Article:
IMAGE with Blurbs and Awards to use on Twitter

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The Return of Technological Innovation to China

June 30, 2015

Last year, a friend from China who works in China’s investment banking industry in Shanghai came for a visit. She earned her MBA in the UK, and speaks fluent English. While in California, she decided to see how efficient America’s Amazon.com was compared to China’s Alibaba, and when it took more than a week for the average order to arrive from Amazon, she declared Alibaba the winner, because when she ordered a product in Shanghai through Alibaba in the morning, it was delivered to her front door that same afternoon and without the use of drones.

The rest of this post is mostly about Zhongguancun, China’s Silicon Valley, which is located in Beijing’s Haidian District and was first developed in the late 1990s.

Here are a few pictures of the concrete, glass and steel canyons of Zhongguancun taken by Steve Hsu, a professor of physics at the University of Oregon.

Recently I have read several times on Blogs and in Op-Ed pieces in the Western media that China doesn’t have a chance to match California’s Silicon Valley, because China lacks freedom.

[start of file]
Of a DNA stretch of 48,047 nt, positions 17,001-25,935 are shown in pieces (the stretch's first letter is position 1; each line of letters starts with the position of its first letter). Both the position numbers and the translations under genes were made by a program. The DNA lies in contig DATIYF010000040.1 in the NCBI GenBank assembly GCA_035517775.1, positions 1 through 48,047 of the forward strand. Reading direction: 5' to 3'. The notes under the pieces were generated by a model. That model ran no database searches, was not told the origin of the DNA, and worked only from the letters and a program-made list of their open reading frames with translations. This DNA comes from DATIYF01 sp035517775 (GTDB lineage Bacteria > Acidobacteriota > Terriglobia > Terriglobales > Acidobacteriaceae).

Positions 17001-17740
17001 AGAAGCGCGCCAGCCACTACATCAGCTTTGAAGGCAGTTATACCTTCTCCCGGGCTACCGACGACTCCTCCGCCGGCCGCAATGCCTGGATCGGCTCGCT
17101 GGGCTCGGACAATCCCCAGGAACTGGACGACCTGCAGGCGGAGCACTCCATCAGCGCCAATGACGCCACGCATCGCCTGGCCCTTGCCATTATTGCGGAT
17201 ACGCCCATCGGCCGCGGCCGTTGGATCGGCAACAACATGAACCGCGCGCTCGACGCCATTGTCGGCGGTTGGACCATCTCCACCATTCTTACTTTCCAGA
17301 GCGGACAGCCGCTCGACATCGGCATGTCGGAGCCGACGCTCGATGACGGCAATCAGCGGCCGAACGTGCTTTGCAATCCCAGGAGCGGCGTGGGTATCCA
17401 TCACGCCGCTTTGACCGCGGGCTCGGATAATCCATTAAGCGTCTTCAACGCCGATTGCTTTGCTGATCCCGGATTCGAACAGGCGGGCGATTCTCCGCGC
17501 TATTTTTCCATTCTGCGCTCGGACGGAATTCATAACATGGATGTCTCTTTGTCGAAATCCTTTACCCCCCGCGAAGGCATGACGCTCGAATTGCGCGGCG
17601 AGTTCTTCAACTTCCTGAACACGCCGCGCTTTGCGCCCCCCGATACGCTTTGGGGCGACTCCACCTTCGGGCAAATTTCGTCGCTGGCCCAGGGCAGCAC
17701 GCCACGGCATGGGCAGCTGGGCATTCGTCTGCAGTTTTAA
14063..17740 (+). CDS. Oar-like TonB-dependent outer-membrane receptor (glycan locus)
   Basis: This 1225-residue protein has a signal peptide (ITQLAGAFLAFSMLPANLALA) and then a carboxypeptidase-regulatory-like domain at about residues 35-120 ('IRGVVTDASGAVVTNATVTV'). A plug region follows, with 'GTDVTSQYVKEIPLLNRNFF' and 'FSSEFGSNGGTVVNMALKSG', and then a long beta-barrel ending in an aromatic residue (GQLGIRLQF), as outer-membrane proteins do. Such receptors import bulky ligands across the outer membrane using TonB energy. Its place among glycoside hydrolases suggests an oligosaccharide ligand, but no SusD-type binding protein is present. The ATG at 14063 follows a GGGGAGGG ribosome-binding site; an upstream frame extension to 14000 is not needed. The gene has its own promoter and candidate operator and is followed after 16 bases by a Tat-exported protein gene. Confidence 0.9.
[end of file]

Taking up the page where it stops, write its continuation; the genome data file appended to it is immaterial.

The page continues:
This is simplistic and flawed thinking.

The Chinese have every economic freedom that many Americans have and the few that they don’t have are not economic in nature—for instance, freedom of religion and limited political expression. It isn’t as if these few limits to freedom are a secret since they are part of China’s Constitution, which is taught in the public schools. In China, the people are free to follow five officially sanctioned religions: Catholicism, Christianity, Buddhism, Taoism and Islam. In comparison the U.S. has about 313 religions and denominations to choose from.

Other than that, since money and freedom are linked, the growing Chinese middle class has as much freedom to live the same consumer lifestyle as many Americans do, but in the United States poverty is on the rise and with poverty comes less freedom unless you include hunger and being homeless as an example of freedom.

For instance, in 1985, the poverty rate in the U.S was 14% (33.3 million of 237.9 million people), and today (2015) Stanford.edu reports that the mean poverty rate in the U.S. is 15.13% (48.5 million of 321 million people). How does that compare to China? In 1985, the poverty headcount rate in China was 30.7% (317 million of 1 billion people).  Today, the CIA reports it’s 6.1% (about 79.3 million of 1.3 billion people).

In addition, if democracy is so precious, why do so many Americans not vote? A 2010 survey by the California Voter Foundation found that 51 percent of nonvoters (in the U.S.) grew up in families that did not often discuss political issues and candidates. Does that mean in the U.S., we are also free to give our freedom away?